how long after a 1031 exchange can you convert to a primary residence

how long after a 1031 exchange can you convert to a primary residence

Conversion of 1031 Exchange Property to Primary Residence

Key Points on Conversion Timeline and Requirements

Holding Period for Conversion

  • After completing a 1031 exchange, the property must be held for a minimum of 24 months before considering conversion to a primary residence.
  • The IRS provides a safe harbor period of 24 months during which the property should be rented out to qualify for conversion without challenge.
  • A five-year holding period post-exchange is mandated before the property can be converted to a primary residence to qualify for the Section 121 exclusion.

Rental Requirements

  • During the 24-month period following the exchange, the property must be rented to another person for at least 14 days in each of the two 12-month periods.
  • Personal use of the property should not exceed 14 days or 10% of the number of days the property is rented at a fair rental, whichever is greater.

Conversion to Primary Residence

  • After meeting the 24-month rental requirement, the taxpayer may convert the property to a primary residence or vacation home.
  • It is possible to convert an investment property purchased with a 1031 exchange into a principal residence, but specific rules apply.

Section 121 Exclusion

  • To benefit from the Section 121 primary residence exclusion, the taxpayer must have owned the property for at least five years and used it as a primary residence for at least two of the past five years.
  • The exclusion applies only to gains experienced when the property was used as a primary residence.
  • The amount of gain that can be excluded is reduced proportionally to the time the property was used for purposes other than as a primary residence.

Tax Implications and Strategies

Section 121 Exclusion Limits

  • Section 121 of the Internal Revenue Code exempts up to $250,000 of capital gains (or $500,000 for a married couple filing jointly) from the sale of a primary residence, subject to ownership and use tests .

Compliance with 1031 Exchange Rules

  • The funds from the sale of the original property must be held by a Qualified Intermediary (QI) and not received by the investor directly .
  • Potential replacement properties must be identified within 45 days, and the replacement property must be purchased within 180 days of the sale of the original property.

Planning and Documentation

  • Avoid explicitly stating the intention to convert the property into a primary residence in the exchange agreement .
  • Refrain from starting construction or renovation immediately after the exchange and delay making specific plans for conversion until after the required holding period .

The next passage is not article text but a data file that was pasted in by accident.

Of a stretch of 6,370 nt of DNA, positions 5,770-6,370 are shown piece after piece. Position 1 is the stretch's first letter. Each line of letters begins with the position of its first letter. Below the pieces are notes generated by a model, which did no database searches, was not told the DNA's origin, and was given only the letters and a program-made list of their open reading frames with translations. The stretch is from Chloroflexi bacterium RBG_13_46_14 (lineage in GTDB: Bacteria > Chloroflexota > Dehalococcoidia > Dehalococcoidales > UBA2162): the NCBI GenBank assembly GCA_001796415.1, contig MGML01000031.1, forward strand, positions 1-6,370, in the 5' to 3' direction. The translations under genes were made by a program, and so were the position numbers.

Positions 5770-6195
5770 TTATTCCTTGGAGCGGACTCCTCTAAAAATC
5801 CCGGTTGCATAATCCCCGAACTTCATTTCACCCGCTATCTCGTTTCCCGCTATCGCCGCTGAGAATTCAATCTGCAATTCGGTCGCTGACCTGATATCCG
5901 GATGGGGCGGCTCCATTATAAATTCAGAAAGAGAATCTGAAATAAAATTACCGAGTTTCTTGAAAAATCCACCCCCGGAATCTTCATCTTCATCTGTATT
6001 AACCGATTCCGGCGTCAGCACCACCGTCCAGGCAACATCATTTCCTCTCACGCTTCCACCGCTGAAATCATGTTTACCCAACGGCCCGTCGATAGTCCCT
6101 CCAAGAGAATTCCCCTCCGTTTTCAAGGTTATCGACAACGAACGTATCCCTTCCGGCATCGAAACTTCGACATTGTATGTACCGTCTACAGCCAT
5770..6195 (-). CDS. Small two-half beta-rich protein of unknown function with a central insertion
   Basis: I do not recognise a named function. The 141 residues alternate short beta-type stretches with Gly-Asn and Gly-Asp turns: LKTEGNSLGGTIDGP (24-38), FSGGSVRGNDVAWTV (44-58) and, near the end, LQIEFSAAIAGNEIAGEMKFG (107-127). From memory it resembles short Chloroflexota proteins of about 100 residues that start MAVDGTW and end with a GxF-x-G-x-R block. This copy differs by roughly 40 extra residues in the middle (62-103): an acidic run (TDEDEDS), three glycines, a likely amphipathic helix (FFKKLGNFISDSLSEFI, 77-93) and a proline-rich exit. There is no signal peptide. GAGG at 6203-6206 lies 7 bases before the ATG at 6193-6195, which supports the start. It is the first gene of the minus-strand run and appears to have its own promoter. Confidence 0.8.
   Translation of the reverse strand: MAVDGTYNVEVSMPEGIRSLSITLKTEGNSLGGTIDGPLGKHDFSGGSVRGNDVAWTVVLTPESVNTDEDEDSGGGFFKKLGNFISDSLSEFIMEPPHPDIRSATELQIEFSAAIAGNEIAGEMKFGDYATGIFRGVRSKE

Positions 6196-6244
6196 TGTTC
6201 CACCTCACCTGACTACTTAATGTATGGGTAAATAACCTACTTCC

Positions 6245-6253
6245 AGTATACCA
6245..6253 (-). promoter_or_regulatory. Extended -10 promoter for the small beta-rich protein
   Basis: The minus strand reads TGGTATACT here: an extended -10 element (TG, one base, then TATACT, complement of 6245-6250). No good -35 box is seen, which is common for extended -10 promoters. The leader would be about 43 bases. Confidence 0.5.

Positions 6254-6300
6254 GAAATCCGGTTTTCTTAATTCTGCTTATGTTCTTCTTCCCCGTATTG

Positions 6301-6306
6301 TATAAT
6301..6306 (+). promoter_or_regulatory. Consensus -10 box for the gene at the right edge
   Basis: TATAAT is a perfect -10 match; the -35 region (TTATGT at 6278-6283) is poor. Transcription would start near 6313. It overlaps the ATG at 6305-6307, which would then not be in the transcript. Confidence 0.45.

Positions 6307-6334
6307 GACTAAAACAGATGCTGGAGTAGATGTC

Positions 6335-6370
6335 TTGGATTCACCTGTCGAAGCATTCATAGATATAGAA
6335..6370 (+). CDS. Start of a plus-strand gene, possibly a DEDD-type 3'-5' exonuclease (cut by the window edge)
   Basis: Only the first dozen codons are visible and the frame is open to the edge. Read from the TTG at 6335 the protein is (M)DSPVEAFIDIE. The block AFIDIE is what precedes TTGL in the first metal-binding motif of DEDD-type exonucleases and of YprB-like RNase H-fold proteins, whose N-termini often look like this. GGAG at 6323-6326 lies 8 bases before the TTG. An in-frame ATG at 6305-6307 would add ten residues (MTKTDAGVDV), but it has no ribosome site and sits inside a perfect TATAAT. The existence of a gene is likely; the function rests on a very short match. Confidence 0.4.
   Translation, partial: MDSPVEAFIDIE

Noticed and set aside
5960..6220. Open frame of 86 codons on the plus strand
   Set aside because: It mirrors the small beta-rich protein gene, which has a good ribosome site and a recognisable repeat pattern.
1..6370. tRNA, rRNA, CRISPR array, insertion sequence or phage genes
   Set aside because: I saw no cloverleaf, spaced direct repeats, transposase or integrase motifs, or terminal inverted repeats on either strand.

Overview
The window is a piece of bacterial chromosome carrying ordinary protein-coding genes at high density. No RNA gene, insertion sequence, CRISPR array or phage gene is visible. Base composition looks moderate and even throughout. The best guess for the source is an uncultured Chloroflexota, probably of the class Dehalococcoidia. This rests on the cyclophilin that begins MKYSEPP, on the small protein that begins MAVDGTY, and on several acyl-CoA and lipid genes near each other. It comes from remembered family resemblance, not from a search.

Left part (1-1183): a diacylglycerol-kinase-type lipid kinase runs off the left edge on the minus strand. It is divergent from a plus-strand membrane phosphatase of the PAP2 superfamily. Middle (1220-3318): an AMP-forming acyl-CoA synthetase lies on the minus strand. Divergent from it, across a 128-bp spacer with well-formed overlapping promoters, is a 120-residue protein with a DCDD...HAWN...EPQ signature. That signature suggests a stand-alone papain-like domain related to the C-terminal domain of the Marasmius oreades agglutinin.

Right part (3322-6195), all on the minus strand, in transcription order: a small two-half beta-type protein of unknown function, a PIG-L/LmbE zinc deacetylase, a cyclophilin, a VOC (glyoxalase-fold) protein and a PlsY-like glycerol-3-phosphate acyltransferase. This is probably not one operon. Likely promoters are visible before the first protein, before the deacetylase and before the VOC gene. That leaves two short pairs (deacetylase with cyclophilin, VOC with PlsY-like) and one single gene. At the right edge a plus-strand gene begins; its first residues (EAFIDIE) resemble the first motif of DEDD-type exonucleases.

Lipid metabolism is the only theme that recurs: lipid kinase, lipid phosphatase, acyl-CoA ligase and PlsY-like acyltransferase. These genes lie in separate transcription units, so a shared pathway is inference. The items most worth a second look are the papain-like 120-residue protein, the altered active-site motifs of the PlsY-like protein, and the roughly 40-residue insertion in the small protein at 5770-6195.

• Continue to rent out the property during the required holding period and keep documentation such as lease agreements and rental records .
  • Do not disclose plans to convert the property to a primary residence to anyone involved in the exchange.

Tax Advantages and Considerations

  • Converting a rental property to a primary residence can yield significant tax advantages if planned carefully.
  • The rules are more favorable for taxpayers who start with the property as a primary residence and then convert it into an investment property.


Taxpayers must adhere to specific holding periods and rental requirements to convert a property acquired through a 1031 exchange into a primary residence. The property must be held for at least 24 months as a rental and for a total of five years before conversion. During the rental period, personal use must be limited.

After conversion, the Section 121 exclusion can be applied to capital gains from the sale of the property, with certain limitations based on the duration of its use as a primary residence. Careful planning, documentation, and compliance with IRS rules are essential to successfully convert a 1031 exchange property to a primary residence and maximize potential tax benefits.



About the author

Nathan Tarrant

Nathan has worked in financial services, marketing, and strategic business growth for over 30 years. He was the founder and COO of a Queens award-winning financial services company based in the UK, and a capital investment company in Virginia USA..

He operated as a financial & alternative investment advisor to delegates of the UN, World Health Organization, and senior managers of Fortune 500 companies in Geneva, Switzerland, after the 2008 financial crash.

As an avid investor, especially in alternative investments, he runs this blog, sharing his growing experience and views on alternative investments. You can see Nathan's full profile at his personal website
You can read his full bio on our about us page

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